Polish opposition leader Kaczynski calls for “demonstration in defence of democracy”

Polish opposition leader Jarosław Kaczyński, head of the Law and Justice (PiS) party that was removed from power last month, has called on Poles to join a protest next week against the actions of the new government.

“On 11 January, a demonstration will be held in Warsaw in defence of freedom of speech, freedom of the media and simply in defence of democracy, because we have a real problem with democracy today,” said Kaczyński on Wednesday.

The demonstration – titled “Protest of Free Poles” – will take place outside parliament, where PiS lost its majority in October’s elections before being replaced by a new government, led by Donald Tusk, in mid-December.

Kaczyński claimed yesterday that the new administration aims to “fulfil the expectations of the EU”, including implementing Brussels’ planned new migration pact. They want to “reduce our country to an area inhabited by Poles and ruled from the outside”, declared Kaczyński.

The EU is preparing a „German plan” that would „annihilate the Polish state”, said Kaczyński as Poland marks Independence Day.

He warned that the incoming opposition government will „strive to implement this plan” and called on Poles to „fight” against it https://t.co/QDbxmiaazJ

— Notes from Poland 🇵🇱 (@notesfrompoland) November 11, 2023

PiS has in particular opposed the new government’s takeover of public media outlets last month, which it argues was carried out in violation of the law and has resulted in restrictions on media freedom and pluralism.

However, the new government insists that its actions were both legal and necessary, because it needed to de-politicise public media outlets that PiS had turned into propaganda outlets during its eight years in power, in violation of their statutory obligation to be neutral.

It also notes that PiS was repeatedly found to have violated the rule of law when in power, during which time Poland plummeted in international rankings of democracy and media freedom.

A prominent figure from state TV admits they produced „worse propaganda” than under communism to support the ruling party’s election campaign.

But he thinks this „Stalinist logic” backfired and contributed to the negative outcome of the election for PiS https://t.co/8CsLIeVgNz

— Notes from Poland 🇵🇱 (@notesfrompoland) October 18, 2023

Speaking yesterday, Kaczyński said that claims democracy was under threat when his party was in power “were completely invented”. He also said that “most of the media was against the [PiS] government”.

During his press conference, the PiS leader clashed with journalists after one of them asked if his party was being hypocritical, having allowed public media to become a “propaganda mouthpiece” under its rule but now claiming to defend their independence.

Kaczyński called such claims “untrue” and then accused some of the journalists present of being “paid to defend what is happening 1704365402 in Poland”. He then ended the press conference.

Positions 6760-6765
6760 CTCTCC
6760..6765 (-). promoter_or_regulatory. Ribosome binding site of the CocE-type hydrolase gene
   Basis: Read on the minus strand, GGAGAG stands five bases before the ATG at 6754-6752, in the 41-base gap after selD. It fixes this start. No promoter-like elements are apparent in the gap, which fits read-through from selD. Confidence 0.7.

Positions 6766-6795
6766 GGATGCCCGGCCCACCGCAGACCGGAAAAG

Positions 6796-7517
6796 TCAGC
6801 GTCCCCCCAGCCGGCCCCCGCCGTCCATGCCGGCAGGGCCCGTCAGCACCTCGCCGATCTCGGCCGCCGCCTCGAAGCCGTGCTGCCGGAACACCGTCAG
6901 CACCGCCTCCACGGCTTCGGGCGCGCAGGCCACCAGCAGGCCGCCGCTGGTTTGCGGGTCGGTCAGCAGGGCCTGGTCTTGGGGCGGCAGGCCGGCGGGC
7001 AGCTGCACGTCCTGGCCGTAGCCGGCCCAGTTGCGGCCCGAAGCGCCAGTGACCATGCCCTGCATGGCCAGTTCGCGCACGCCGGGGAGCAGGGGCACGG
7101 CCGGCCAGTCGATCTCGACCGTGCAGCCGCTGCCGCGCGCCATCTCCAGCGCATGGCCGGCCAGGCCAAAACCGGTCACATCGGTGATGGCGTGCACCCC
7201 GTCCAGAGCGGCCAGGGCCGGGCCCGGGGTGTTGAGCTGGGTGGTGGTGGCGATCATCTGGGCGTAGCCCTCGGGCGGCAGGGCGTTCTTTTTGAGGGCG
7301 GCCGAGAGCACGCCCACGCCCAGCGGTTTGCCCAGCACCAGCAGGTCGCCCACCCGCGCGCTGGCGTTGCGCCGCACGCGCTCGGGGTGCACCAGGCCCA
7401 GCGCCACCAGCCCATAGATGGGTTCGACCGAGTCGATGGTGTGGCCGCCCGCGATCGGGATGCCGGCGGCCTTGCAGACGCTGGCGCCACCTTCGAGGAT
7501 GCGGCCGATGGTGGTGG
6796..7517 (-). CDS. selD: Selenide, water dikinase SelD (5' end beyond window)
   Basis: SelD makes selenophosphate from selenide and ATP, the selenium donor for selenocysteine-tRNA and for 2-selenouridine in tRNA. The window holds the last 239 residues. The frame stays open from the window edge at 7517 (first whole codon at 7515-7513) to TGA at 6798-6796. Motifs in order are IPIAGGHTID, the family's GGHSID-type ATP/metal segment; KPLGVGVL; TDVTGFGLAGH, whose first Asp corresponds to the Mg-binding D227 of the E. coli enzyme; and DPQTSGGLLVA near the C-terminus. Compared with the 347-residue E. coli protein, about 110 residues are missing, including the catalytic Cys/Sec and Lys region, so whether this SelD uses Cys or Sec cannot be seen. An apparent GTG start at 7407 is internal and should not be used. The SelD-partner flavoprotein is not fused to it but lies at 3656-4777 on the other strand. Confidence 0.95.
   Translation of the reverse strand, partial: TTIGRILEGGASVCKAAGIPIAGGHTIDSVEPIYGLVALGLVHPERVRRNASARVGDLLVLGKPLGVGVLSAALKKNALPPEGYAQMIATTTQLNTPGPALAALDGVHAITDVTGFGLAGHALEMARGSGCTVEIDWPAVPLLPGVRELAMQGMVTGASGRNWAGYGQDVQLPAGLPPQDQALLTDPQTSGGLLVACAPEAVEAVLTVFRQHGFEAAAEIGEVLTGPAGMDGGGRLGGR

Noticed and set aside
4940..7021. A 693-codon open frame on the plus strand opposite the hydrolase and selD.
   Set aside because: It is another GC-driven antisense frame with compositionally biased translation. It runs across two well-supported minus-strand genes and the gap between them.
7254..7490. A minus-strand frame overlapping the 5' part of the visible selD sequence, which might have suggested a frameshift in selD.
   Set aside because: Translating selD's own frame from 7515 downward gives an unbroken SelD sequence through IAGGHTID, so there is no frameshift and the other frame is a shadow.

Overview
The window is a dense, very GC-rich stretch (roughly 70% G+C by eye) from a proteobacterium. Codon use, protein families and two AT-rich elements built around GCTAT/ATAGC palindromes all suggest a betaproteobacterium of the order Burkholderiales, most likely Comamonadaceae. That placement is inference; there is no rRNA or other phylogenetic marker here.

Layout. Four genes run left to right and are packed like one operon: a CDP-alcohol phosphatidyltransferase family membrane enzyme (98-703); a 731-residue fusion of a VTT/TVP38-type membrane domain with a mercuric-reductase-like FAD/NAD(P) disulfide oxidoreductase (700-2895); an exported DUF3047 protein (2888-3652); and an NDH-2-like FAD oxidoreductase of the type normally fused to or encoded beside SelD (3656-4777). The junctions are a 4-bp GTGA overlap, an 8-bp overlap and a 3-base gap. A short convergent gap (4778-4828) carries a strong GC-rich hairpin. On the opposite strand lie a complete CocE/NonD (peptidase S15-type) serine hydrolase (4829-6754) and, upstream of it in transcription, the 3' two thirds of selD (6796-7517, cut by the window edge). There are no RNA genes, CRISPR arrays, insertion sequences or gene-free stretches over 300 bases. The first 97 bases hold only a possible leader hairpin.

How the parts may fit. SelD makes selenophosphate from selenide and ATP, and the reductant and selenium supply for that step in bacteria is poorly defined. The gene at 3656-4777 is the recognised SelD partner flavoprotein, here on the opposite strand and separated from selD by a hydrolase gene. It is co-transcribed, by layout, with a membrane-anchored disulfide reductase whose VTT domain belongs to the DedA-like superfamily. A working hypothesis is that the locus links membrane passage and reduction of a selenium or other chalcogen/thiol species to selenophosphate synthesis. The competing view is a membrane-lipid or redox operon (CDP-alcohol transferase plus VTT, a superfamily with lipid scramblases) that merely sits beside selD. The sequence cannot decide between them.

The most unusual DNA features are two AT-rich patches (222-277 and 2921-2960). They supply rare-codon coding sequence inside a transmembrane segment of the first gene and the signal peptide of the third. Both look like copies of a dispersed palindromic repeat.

♦️Skandaliczne słowa prezesa PiS do dziennikarzy. – Państwo są w beznadziejnej sytuacji. To, co się wyprawia w Polsce jest nie do obrony. Państwo mają płacone, żeby tego bronić.

Zaprotestowaliśmy, co może nie być słyszane na oficjalnej transmisji, bo mikrofon został wyłączony. pic.twitter.com/KIekXGbZiv

— Patryk Michalski (@patrykmichalski) January 3, 2024

Speaking separately yesterday, Tusk again defended his government’s takeover of public media, saying they would “not take a single step back”. He claimed that PiS is only now defending public media outlets because it used them for political benefit and to pay large salaries to friendly journalists.

The prime minister admitted that undoing the “complete devastation of the legal order in Poland” implemented by PiS would sometimes raise doubts.

“When we try to solve these things, you all wonder whether it is really perfectly legal,” said Tusk. “But we all also know that the law they established is unconstitutional…We will make decisions knowing that not everyone will like them.”

Through its controversial takeover of public media, the new government has left itself open to accusations that it is guilty of the same undermining of democracy and rule of law of which it accused its predecessor, writes @AleksSzczerbiak https://t.co/GkMJKzeHUJ

— Notes from Poland 🇵🇱 (@notesfrompoland) January 3, 2024

Notes from Poland is run by a small editorial team and published by an independent, non-profit foundation that is funded through donations from our readers. We cannot do what we do without your support.

Main image credit: pisorgpl/X

Daniel Tilles is editor-in-chief of Notes from Poland. He has written on Polish affairs for a wide range of publications, including Foreign PolicyPOLITICO EuropeEUobserver and Dziennik Gazeta Prawna.

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